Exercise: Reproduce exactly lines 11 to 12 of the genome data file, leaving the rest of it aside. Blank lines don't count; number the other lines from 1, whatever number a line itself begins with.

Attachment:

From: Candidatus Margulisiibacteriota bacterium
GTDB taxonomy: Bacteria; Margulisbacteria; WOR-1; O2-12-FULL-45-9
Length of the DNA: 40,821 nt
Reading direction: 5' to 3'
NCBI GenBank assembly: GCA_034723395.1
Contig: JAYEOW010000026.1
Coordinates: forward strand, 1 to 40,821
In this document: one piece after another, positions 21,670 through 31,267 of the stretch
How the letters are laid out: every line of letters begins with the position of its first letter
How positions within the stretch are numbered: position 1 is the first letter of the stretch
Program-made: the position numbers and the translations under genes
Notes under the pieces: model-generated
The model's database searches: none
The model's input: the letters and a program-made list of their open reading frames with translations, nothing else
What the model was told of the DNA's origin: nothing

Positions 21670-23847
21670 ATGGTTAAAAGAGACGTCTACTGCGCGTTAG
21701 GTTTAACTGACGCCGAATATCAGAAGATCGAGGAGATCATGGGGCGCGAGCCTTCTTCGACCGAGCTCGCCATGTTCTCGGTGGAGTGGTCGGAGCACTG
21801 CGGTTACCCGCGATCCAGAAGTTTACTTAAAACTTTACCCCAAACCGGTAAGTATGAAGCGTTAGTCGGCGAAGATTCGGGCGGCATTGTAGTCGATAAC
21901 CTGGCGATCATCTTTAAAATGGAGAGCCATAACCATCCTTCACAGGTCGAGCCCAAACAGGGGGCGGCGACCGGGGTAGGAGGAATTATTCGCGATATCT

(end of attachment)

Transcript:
Program-made: the position numbers and the translations under genes
Notes under the pieces: model-generated